Follow us on
Search
Or combine different search criteria.

Blog

Managing Urban Forced Displacement to Build Resilient Communities

Average: 2.5 (4 votes)
Jul 03, 2019 / 0 Comments

Globally, around 68.5 million people have fled their homes from conflict or persecution either as refugees, internally displaced persons, or asylum seekers. Contrary to what some may think, most of the displaced people don’t live in camps. In fact, it’s estimated that about 60%–80% of the world’s forcibly displaced population lives in urban areas.

 

The “urban story” of forced displacement is often compounded by its hidden nature. Compared to those displaced in camps, it is more difficult to track the living conditions of those displaced in urban areas, obtain precise numbers, and many are not recipients of humanitarian assistance.

 

Countinue reading this blog on the Worldbank website.

Anna Wellenstein

Anna Wellenstein is the Regional Director for Latin America and the Caribbean in the World Bank’s Sustainable Development Practice Group. Ms. Wellenstein is responsible for the World Bank’s agriculture, climate, disaster risk management, environment, land, social, urban, and water portfolios in the region.    

 

 

Prior to this, Ms. Wellenstein was Director for Strategy and Operations of the World Bank’s Social, Urban, Rural and Resilience Global Practice, where she oversaw $25 billion in lending to developing countries in over 200 projects, 325 studies and technical assistance projects. She was a key member of the Global Practice’s senior management team that set strategy for analytics and financing in areas such as disaster risk reduction, urban renovation, and geospatial technology. She also oversaw partnerships with bilateral, United Nations, and regional organizations.

 

 

Ms. Wellenstein has over 20 years of experience in urban development and infrastructure. She has led efforts to design and finance investments, facilitate policy reforms, and build capacity to help developing countries reduce poverty and boost equity. She has been responsible for technical oversight of new projects financed by the World Bank, the portfolio quality of ongoing projects, and setting sector and country strategies. She has developed strong partnerships with governments in countries ranging from large middle income to small island states, as well as development agencies and academia.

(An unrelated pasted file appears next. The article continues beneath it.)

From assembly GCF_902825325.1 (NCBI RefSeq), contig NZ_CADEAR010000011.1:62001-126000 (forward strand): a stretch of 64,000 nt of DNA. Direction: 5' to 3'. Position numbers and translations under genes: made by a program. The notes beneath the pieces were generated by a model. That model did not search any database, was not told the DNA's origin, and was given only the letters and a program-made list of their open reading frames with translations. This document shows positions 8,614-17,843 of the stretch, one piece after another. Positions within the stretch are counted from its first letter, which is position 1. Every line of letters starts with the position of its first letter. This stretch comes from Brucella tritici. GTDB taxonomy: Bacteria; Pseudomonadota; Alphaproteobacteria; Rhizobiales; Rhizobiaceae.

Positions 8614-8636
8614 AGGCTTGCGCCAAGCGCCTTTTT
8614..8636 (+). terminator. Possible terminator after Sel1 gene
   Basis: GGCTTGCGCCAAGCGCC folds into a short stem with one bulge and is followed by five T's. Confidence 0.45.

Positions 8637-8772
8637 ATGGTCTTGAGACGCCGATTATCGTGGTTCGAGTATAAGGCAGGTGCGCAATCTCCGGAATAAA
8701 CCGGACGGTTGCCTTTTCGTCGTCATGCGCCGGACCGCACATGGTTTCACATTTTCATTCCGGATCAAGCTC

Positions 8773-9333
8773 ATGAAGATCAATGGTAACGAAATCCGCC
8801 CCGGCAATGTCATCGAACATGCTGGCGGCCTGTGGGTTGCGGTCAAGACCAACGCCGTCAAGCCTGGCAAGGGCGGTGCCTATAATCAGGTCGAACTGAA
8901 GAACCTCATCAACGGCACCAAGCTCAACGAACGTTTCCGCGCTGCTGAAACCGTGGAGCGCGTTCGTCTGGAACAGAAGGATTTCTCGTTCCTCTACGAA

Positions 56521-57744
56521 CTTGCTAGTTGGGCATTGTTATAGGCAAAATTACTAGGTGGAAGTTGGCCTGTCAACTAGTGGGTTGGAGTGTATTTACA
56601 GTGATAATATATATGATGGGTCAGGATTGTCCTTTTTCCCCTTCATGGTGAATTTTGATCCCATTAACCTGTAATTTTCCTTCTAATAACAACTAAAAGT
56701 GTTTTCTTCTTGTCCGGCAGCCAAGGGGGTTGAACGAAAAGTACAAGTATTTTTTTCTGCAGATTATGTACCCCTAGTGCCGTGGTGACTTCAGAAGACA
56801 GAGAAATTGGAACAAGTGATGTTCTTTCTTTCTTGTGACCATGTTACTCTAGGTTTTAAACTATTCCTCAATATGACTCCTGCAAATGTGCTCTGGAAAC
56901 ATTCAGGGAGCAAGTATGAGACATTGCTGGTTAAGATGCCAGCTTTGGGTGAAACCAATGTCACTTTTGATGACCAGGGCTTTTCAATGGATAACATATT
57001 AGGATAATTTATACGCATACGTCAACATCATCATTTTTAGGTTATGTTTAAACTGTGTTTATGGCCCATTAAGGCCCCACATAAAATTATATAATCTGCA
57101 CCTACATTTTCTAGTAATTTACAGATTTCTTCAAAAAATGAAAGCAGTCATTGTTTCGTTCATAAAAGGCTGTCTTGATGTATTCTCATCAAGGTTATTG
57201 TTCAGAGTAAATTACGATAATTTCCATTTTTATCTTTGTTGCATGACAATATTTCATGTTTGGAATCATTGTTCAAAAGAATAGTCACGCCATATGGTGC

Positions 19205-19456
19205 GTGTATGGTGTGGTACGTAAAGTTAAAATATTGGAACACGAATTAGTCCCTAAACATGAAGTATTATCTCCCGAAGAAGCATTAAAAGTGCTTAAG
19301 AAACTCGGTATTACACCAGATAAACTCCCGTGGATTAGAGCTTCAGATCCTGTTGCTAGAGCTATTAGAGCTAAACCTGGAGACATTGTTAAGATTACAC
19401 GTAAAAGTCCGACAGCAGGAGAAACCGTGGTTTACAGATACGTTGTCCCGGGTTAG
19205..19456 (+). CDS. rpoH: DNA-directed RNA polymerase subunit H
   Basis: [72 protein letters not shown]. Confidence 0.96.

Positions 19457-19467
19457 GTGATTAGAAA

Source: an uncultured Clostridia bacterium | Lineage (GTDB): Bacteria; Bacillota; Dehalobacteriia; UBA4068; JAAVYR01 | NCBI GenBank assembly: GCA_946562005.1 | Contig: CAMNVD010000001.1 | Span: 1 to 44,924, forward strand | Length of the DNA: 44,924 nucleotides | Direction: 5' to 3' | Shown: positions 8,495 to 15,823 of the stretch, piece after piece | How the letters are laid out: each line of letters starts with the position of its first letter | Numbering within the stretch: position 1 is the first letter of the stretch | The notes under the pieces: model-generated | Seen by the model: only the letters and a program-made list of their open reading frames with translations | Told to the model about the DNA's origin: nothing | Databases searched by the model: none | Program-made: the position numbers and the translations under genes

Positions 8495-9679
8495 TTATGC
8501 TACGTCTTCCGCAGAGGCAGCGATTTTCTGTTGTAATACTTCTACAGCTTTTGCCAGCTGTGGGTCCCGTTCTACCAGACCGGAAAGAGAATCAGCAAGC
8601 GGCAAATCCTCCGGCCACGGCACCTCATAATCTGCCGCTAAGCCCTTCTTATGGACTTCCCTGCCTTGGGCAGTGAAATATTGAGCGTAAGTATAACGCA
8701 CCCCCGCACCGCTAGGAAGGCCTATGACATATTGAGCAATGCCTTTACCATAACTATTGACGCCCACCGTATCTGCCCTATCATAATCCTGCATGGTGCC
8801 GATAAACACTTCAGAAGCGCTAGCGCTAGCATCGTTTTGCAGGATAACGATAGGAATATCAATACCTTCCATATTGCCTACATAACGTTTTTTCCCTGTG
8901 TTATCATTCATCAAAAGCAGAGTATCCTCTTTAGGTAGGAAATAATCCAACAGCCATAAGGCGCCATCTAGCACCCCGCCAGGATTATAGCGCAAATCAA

Connect with Anna Wellenstein on Twitter (@AnnaWellenstein) and LinkedIn.

Mariko Yamamoto

Mariko Yamamoto is a Junior Professional Officer (Social Development) who joined the World Bank’s Social, Urban, Rural and Resilience Global Practice in 2018, primarily focusing on violence prevention and forced displacement. Mariko’s background includes transitional justice and migration. Prior to the World Bank, she worked for the Ministry of Foreign Affairs of Japan and the International Labour Organization, and has experience working in Sri Lanka, Thailand, and Togo. Mariko holds a BA in Politics and International Studies from the University of Warwick, and an MA in International Relations Peace and Conflict Specialization from the Australian National University/Peace Research Institute Oslo.

Soraya Goga

Lead Urban Specialist, Social, Urban, Rural, and Resilience Global Practice

 

Soraya Goga started her career working for the Durban Metropolitan Council in the Economic Development Department, and she continues to work on issues related to city economic performance, including in Indonesia and Russia, and on the lagging regions agenda in Turkey and now in the European Union. She has significant experience in improving local government performance, including in Pakistan, Jordan, Palestine, and Tajikistan. She also works on the sustainable cities agenda, examining issues of social, economic, and financial and environmental sustainability, particularly in Turkey. Finally she has extensive experience in post conflict reconstruction including urban planning in Dili, urban upgrading in Afghanistan, housing in North East Sri Lanka, and local government development in Palestine.

Comments

Leave Your Comment